According to Frank Fraser Darling (1956), possibly the foremost 20th century ecologist of the Highlands and Islands, “The cattle husbandry and persistence of the forests were reasonably compatible and even complementary, for the cattle received shelter from the forest and the trees benefited from light cropping of the herbage floor, from the browsing and the manuring.” Writing about traditional cattle in woodland ecology in the Highlands, conservationist Roy Dennis (1998: 7-8) observes, “There is increasing interest in understanding the effects of mega-herbivores on forest ecosystems in Europe and a growing scepticism that the primeval forests were dark woodlands of densely growing trees. Instead, it is believed that fire and the large herbivores created mosaics on both large and small scales, and that in some places there were open ‘savannah-like’ wooded grasslands. … Without cattle, our forest ecosystems will not be as successful for biodiversity conservation.”
Echoing this point, Knepp Estate (n.d.) in the South of England, one of the primary working examples of the so-called rewilding movement, affirms that “the battle between these two opposing forces of nature – animal disturbance and vegetation succession – generates habitat complexity and biodiversity. Reintroducing some of these animals to the landscape – using domestic descendants as proxies for some of the extinct species – can have a hugely positive impact on nature.” This was to a certain extent the type of habitat that the early travellers to the Gàidhealtachd were describing: mosaics of savannah like wood pasture at various stages of succession, achieved in ways that were still healthy and dynamic. By moving the livestock into the hills and grazing in a way that was, at least in part, beneficial to the ecology of the habitat, there was an elegant, well-balanced system which made full use of the agricultural territory.
The territories were places that people knew intimately, as evidenced by the plethora of place names found within the Gaelic heartlands. Almost every rock and little pool or stream would appear to have had a name. But, significantly, the people here also knew how to use the territory in ways that are hard to envisage today.
The naturalist Thomas Pennant (1774) famously visited the Hebrides in 1772 to report to his readers on what he had seen. To accompany him, Pennant had brought along the botanist Rev. John Lightfoot who compiled a 1,200 page botanical survey later published in 1777. Whilst this record is mostly made up of scientific descriptions of his findings, he also included many ethnobotanical notes on how these plants were used. I still need to give the book more attention, but having gone through it I’ve found that Lightfoot noted uses for an astonishing 274 wild plants, including 92 food and drink plants, 41 dye plants, 94 medicinal plants, and 39 for fibres, building, or tanning. To me, this shows that as recent as the late-18th century, people here understood how to dwell within their territories in ways that resemble how many Indigenous peoples today relate to theirs.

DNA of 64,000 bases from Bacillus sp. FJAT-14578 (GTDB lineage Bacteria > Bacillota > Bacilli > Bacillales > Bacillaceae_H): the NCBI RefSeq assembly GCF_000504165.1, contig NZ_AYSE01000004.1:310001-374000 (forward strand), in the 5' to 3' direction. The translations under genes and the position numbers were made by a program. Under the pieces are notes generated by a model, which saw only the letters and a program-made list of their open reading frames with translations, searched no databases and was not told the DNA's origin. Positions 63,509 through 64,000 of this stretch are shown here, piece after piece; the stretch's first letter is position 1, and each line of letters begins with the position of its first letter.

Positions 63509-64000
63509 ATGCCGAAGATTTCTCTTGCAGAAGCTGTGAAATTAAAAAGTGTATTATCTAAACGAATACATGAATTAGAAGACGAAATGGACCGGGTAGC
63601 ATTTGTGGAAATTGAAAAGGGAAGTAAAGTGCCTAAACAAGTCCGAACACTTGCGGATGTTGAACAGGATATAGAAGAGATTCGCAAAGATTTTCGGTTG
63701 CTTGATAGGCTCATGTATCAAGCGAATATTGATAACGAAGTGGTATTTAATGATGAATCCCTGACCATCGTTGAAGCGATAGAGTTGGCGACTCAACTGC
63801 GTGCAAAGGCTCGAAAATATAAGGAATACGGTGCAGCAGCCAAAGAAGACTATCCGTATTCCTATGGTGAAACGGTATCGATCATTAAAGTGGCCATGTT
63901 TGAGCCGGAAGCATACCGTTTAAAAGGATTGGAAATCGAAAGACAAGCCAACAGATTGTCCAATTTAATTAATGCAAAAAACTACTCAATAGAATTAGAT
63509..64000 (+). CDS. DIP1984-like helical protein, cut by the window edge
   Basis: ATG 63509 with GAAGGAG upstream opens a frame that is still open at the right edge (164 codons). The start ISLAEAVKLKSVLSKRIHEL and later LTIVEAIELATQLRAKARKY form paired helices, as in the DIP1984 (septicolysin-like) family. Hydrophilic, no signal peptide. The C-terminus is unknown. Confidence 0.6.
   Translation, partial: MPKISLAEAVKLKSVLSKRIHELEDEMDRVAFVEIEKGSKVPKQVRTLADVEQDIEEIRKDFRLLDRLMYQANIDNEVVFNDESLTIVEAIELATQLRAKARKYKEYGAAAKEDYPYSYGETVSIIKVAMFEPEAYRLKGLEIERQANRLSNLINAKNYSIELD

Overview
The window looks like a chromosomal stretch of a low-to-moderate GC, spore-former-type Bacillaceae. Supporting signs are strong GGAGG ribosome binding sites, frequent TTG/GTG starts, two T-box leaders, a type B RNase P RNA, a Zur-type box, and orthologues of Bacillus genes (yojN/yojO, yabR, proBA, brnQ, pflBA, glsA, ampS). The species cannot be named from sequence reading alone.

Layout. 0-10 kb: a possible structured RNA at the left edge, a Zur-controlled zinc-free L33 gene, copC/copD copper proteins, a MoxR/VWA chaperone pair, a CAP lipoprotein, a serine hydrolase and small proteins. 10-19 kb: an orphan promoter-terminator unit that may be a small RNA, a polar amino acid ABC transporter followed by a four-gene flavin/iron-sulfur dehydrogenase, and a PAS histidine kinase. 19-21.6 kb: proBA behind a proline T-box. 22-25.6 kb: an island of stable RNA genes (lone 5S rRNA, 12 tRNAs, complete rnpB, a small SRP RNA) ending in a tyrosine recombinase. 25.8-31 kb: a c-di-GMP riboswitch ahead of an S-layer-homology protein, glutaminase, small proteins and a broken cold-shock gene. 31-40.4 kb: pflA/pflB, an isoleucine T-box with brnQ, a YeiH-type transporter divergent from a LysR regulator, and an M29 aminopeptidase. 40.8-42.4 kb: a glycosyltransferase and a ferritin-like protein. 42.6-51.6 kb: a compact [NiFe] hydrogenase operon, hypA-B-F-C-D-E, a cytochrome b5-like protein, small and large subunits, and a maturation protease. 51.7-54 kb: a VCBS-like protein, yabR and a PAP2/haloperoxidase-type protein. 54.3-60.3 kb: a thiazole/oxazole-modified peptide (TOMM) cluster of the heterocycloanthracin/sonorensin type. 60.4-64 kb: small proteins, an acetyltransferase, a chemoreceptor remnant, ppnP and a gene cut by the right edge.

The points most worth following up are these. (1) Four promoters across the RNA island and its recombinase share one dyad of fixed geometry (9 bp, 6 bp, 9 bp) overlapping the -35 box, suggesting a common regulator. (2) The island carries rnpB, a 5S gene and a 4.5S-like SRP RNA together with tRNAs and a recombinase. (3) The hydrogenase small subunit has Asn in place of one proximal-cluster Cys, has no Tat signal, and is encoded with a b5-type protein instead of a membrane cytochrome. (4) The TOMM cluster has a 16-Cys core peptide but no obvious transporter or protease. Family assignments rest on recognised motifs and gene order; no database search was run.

Anthropologist Tim Ingold (2000: 147, 55) writes, “to live in the world is also to inhabit it. … Knowledge of the world is gained by moving about it, exploring it, attending to it, ever alert to the signs by which it is revealed. Learning to see, then, is a matter not of acquiring schemata for mentally constructing the environment but of acquiring the skills for direct perceptual engagement with its constituents, human and non-human, animate and inanimate.”
Up until last century, a very important word in the Gaelic worldview was Tuath. This word meant both “territory” and “the people of the territory”. The two were understood to be one and the same and inseparable. It’s my understanding that from this utterly interlinked belonging to territory you get other critical ideas in the cosmology such as dùthchas – an idea of belonging that is described by crofter and textile artist Alice Starmore as when “you belong to the land and the land belongs to you” (Farmerama Radio, 2021).
In Tending the Wild: Native American knowledge and the Management of California’s Natural Resources, M. Kat Anderson documents many of the different methods that the Indigenous peoples of California have used to manipulate the “wild” plants and terrains in order to promote the growth of species that were more culturally useful. In it she demonstrates that much of what would have been considered wilderness when first encountered by Europeans was in fact vast territories of carefully tended habitat that had been shaped by thousands of years of native burning, harvesting, tilling, pruning, transplanting, sowing, and scattering. The methods described don’t comfortably fit into either of the binary categories of hunter-gathering or agriculture but, rather, are better described as tending.
“Tend means ‘to have the care of; watch over; look after.’ Thus the word connotes a relationship of stewardship, involvement, and caring very different from the dualistic, exploit-it-or-leave-it-alone relationship with nature still characteristic of Western society. The role of nature’s steward was (and still is) one shared by many indigenous peoples” (Anderson, 2013: 358).